A Selamatan is a ritual meal in which members of a group participate to sustain, maintain or instill order. There are many kinds of Selamatan. One kind may be held during the building of a new home, after the recovery from a sickness or to mark any important event in a person's life. At this level the meal usually consists of Nasi Tumpeng, a rice cone. For larger endeavors, such as the dedication of the office block, a more elaborate ceremony involving the sacrifice of live animals may be required.

Selamatan are also performed whenever a need is felt by the members of a group. Should an office or company experience a string of bad luck, some members of the staff may suggest that a Selamatan be held to reinstill the harmony of the office.

This is an important request and one that a foreign manager should not treat lightly. If invited to a Selamatan, the foreigner professional should show respect for the ceremony that it is. It is a recognition of the importance of the group and of the importance of respecting the balance of nature. The meal may be preceded by prayers and include some sort of speech or sermon. As a foreigner, one should participate so far as he or she feels comfortable.

Although there has been a simplification of communal celebrations in the various cultures of Indonesia, the belief in and respect for the power of nature remains. However, as modern life pervades Indonesian society, you can also see the proud owner of a 1998 BMW request a Selamatan to ritually purify the car before he drives it away.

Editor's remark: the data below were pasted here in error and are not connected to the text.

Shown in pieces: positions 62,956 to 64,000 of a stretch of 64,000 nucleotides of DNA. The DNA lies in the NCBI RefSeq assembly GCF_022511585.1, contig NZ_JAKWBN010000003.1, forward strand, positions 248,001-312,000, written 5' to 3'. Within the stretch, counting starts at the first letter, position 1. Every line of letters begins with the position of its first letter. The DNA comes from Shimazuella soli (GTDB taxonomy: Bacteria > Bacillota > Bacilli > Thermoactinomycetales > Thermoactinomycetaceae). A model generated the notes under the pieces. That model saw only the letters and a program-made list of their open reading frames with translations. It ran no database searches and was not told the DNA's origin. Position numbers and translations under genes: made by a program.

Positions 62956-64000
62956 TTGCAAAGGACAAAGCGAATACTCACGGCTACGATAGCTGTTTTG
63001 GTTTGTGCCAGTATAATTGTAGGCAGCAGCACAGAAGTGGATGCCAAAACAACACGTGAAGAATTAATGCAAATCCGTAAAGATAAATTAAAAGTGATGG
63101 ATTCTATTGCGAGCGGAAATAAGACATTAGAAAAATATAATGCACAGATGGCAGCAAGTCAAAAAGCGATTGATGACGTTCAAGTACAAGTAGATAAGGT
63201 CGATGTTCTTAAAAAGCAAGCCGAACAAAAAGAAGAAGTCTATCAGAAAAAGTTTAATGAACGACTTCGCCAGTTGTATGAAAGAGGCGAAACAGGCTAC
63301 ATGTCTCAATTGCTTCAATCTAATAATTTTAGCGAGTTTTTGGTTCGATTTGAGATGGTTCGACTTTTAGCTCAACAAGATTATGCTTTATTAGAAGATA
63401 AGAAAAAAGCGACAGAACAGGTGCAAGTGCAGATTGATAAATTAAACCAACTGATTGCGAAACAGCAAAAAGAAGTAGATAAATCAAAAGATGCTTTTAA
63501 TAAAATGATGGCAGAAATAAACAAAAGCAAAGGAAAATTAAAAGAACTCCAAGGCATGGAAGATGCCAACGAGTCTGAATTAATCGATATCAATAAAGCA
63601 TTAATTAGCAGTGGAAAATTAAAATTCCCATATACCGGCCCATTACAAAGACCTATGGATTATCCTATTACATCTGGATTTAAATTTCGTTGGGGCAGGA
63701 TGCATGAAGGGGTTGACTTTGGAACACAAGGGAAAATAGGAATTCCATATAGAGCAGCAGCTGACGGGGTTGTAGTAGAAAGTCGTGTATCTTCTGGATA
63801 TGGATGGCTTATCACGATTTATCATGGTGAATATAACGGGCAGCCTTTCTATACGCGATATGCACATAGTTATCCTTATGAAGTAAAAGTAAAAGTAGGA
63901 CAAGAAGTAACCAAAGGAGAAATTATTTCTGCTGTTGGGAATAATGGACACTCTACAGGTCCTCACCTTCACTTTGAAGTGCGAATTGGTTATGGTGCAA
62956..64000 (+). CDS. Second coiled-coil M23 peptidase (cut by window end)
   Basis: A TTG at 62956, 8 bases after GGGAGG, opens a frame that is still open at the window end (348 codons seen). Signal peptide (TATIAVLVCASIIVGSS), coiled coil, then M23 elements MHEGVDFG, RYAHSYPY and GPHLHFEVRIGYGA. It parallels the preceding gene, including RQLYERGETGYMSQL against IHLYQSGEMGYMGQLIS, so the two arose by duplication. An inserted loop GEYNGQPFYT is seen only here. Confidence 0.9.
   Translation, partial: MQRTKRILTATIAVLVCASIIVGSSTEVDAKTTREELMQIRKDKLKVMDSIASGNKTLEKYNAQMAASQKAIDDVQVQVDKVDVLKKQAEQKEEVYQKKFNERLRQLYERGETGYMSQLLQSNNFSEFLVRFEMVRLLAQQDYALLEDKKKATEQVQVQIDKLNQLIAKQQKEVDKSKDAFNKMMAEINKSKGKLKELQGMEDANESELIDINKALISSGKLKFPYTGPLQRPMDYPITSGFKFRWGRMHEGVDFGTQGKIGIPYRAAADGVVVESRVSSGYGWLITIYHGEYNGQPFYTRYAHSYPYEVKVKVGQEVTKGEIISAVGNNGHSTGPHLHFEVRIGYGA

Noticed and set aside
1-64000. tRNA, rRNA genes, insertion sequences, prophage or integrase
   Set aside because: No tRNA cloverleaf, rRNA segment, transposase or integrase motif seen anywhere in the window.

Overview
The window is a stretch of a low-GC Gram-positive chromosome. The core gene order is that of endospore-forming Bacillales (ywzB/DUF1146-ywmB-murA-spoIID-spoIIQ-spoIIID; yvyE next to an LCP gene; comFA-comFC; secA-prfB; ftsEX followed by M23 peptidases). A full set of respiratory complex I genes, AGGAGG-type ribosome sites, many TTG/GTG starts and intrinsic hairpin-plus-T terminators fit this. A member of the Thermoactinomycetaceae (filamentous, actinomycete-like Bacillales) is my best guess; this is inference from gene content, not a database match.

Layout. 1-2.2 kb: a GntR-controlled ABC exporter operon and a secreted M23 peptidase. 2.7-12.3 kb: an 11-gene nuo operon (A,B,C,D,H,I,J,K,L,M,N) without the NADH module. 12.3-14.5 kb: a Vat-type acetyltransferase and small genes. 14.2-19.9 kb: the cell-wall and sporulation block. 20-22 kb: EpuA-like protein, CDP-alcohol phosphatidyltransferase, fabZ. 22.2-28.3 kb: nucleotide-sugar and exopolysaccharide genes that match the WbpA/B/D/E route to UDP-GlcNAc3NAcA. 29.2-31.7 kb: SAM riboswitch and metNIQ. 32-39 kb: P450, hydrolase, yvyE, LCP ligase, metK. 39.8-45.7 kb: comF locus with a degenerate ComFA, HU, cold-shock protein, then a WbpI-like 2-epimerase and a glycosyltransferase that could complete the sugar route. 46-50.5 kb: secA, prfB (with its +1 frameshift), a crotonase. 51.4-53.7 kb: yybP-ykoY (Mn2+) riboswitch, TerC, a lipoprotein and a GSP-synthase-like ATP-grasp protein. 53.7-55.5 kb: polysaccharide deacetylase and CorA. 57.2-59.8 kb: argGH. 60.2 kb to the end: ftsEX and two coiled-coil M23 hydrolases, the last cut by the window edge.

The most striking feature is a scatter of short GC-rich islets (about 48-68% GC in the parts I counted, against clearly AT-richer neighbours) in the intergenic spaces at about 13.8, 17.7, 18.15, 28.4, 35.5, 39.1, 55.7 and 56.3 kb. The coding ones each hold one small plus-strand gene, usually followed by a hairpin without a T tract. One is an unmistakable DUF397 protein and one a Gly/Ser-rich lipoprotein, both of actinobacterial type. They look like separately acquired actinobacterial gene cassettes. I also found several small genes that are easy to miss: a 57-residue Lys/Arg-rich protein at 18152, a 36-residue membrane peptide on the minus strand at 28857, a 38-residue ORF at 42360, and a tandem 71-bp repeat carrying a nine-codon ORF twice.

This article was generously contributed by George B. Whitfield, III when he was a Technical Advisor with Executive Orientation Services.

Housing and schooling information for expats in Indonesia expatriate website for Indonesia Indonesian language translation of article

Practical Information for foreigners, expats and expatriates moving to Indonesia - find out about housing, schooling, transport, shopping and more to prepare you for your stay in Indonesia

Practical Information |  Expat Forum |  Site Map  |  Search |  Home Page |  Contact


Return to top

Copyright © 1997-2017, Expat Web Site Association Jakarta, Indonesia http://www.expat.or.id All rights reserved. The information on Living in Indonesia, A Site for Expatriates may not be retransmitted or reproduced in any form without permission. This information has been compiled from sources which we, the Expat Web Site Association and volunteers related to this site, believe to be reliable. While reasonable care has been taken to ensure that the facts are accurate and up-to-date, opinions and commentary are fair and reasonable, we accept no responsibility for them. The information contained does not make any recommendation upon which you can rely without further personal consideration and is not an offer or a solicitation to buy any products or services from us. Opinions and statements constitute the judgment of the contributors to this web site at the time the information was written and may change without notice.